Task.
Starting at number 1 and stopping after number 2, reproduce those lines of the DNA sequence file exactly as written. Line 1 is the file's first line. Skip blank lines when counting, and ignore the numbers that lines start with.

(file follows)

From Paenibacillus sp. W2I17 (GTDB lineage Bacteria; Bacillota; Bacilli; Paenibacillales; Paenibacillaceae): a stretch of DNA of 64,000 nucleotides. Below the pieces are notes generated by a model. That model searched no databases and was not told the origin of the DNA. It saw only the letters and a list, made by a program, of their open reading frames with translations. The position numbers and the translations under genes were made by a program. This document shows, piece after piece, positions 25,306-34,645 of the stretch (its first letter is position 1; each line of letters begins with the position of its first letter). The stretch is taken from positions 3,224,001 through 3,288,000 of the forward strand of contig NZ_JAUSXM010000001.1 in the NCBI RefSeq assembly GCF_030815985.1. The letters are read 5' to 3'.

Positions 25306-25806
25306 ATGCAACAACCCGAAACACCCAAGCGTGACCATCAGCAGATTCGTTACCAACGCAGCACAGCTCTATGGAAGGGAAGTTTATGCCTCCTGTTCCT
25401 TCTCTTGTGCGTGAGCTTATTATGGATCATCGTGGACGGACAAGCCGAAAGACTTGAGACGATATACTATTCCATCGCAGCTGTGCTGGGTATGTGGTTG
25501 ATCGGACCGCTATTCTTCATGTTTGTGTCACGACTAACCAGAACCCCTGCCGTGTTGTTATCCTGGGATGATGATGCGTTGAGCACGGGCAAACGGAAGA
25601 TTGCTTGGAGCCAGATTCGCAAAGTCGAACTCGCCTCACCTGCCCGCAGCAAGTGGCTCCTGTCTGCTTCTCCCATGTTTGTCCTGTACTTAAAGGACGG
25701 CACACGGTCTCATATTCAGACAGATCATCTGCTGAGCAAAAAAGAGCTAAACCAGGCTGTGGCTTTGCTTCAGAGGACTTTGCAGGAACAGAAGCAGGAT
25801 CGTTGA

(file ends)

From Paenibacillus sp. W2I17 (GTDB lineage Bacteria; Bacillota; Bacilli; Paenibacillales; Paenibacillaceae): a stretch of DNA of 64,000 nucleotides. Below the pieces are notes generated by a model. That model searched no databases and was not told the origin of the DNA. It saw only the letters and a list, made by a program, of their open reading frames with translations. The position numbers and the translations under genes were made by a program. This document shows, piece after piece, positions 25,306-34,645 of the stretch (its first letter is position 1; each line of letters begins with the position of its first letter). The stretch is taken from positions 3,224,001 through 3,288,000 of the forward strand of contig NZ_JAUSXM010000001.1 in the NCBI RefSeq assembly GCF_030815985.1. The letters are read 5' to 3'.

Positions 25306-25806